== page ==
DC Collectibles Bombshells Lois Lane Statue
Designed by Ant Lucia. Sculpted by Tim Miller. Due to the overwhelming responses from the DC Comics Bombshell variant covers comes the lastest statue in the wildly popular line featuring your favorite heroes and villains portrayed in the pinup style of the 1940s and 50s! Limited edition of 5,200. Measures approximately 11.5" tall.
Superman - Red Son Premium Format Figure
What if Superman had been raised in the Soviet Union, to become their greatest weapon? Based on the hero of the critically acclaimed Elseworlds mini-series by Mark Millar, Sideshow Collectibles is proud to introduce Superman - Red Son Premium Format Figure.
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Cover date: August 2001
Writer: John Ostrander
Penciller: Val Semeiks
Inker: Prentis Rollins
Reviewed by: John-Paul Zito (ZitoMan11@aol.com)
Days later Batman discovers that Gorilla Grodd is out on the lamb hitting up Zoos along the East coast "liberating" his fellow primates. At the same time in Smallville Clark attends the funeral of an old friend of his who was killed in the line of duty. Clark vows at the funeral that he will never let anything like this happen again.
A few nights later Grodd, and his monkey legion, attack Washington DC and manage to take the whole city with little resistance. The JLA leap into action to save the day, but are surprised to find Batman has already started without them. Batman takes control of the situation directing the league to take down Grodd's mecha controlled monkeys, because a frontal attack on Grodd would be fruitless at this stage. The League falls into line and does as they are told. With the exception of Superman who rushes into battle Grodd despite telepathic warnings from Manhunter.
Superman lays waste many-a-monkey and then faces off against Grodd, who uses his telepathic ability to trick Superman into believing he [Grodd] has a large chunk of Kryptonite. In come Aquaman and Manhunter to save Superman's tail, unfortunately Grodd is too strong for them. While Grodd is distracted he loses his mental control over Big Blue and Supes manages to lay waste to the murderous monkey with one blow.
All is not well in Washington though. Confrontation ensues between Superman and Batman over Supes' rash decision making. When confronted with the realization he's not so great a team player, Superman asks to be put on reserve status with the JLA. The team in turn offers membership to Batman. Which he accepts.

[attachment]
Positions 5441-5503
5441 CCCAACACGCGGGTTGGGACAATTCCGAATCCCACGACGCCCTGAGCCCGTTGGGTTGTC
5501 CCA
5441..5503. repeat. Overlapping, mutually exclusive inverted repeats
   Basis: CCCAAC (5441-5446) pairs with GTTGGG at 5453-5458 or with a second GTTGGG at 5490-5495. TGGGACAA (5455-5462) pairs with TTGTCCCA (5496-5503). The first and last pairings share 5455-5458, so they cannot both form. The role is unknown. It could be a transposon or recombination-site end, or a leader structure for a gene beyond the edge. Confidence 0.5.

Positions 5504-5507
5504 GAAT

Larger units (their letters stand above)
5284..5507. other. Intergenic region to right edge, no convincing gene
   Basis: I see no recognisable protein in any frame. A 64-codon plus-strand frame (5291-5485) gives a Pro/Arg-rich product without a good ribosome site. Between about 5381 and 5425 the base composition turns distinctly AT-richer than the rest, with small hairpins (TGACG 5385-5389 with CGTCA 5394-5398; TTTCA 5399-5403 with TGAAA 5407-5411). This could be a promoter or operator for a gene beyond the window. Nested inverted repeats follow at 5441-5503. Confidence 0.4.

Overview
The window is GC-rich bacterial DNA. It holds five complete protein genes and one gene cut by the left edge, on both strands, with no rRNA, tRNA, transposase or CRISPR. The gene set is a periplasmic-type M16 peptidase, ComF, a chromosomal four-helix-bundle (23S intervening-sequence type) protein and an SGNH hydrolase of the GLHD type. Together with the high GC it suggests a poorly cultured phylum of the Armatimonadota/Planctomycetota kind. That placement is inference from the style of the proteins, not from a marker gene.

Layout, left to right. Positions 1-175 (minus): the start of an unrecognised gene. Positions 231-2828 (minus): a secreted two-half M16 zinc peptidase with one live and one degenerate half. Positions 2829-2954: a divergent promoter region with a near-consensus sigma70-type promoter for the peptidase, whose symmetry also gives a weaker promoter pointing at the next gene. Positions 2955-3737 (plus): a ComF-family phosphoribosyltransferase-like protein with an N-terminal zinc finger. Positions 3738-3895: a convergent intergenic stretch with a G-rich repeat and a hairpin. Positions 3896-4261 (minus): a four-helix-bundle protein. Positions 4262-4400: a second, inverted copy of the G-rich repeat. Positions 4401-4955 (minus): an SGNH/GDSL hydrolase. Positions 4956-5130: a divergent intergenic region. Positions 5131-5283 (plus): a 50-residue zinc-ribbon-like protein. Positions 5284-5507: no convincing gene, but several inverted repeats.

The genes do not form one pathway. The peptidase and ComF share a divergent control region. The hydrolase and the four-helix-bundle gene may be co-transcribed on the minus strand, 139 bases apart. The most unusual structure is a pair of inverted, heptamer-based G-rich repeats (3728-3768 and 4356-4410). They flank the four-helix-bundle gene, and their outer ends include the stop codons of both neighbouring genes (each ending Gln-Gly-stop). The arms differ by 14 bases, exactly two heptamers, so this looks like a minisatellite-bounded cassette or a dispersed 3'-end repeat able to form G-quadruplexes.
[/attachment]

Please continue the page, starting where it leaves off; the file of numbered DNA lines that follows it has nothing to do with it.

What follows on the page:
Story - 2: This title is trying to recreate the magic of "JLA: Year One" and it's not doing a very good job at it. The only purpose this miniseries serves is to clean up more Crisis questions (15 years after the fact) and capitolize on the current JLA popularity. There's one point in this issue where some character development is attempted and Ollie whines about how the League should fight "injustice" and not just "evil". Well that's great, but its the only hint of personality we get from anyone in the League really. Aquaman has one line the whole issue and the same goes for Hawkman the acting Chair Man. Flash complains that Superman is some what condesending in the way he treats the JLA members, and Lantern defends the Man of Steel. But in year one it was the other way around.
Also the pacing of the story was off. It didn't flow. For instance Clark goes to a funeral in Smallville for an old friend who was killed in the line of duty. First off, murder in Smallville?!?! Ridiculous. Second, Clark vows over that casket, "I'd have given anything for this not to have happened. To make sure it never happens again... Ever." Ok. What's that have to do with the story or the way he rushes into battle? And then when confronted with his foolishness he just blows it off with a smile. Not very Superman.
Then at the end when Batman tells Superman off, it doesn't work, for two reasons. Batman NEVER talks that much in public, and he would never make a scene like that infront of other heroes. He sounds like a high school student telling off a teacher for being hipocritical. It's silly. Even sillier is how Grodd is built up to be so dangerous and unstopable but Big Blue lays waste to him with one good sucker punch.
What really gets me is how expensive this book is and how little entertainment value it has. It's a "JLA: Year One" wanna-be without the great character interaction and self doubting/concious super heroes.
Art - 4: The only redeeming quality about this whole book is its art. My only gripes are with classic continuity. For example Batman is wearing the yellow around the Bat symbol on his chest, but Batman didn't start with the yellow until after he started his partnership with Robin (according to Dark Victory). And in JLA INCARNATIONS #2 it's obvious by comments Batman makes (ad nausiam) about not being a team player, that Robin hasn't hit the scene yet in Batman's life.
Cover Art - 2: Not as well drawn as the interior, and Fire Eyes isn't the main villian of the book. Why is he on the cover?
Check out the Comic Index Lists for the complete list of Superman-related comics published in 2001.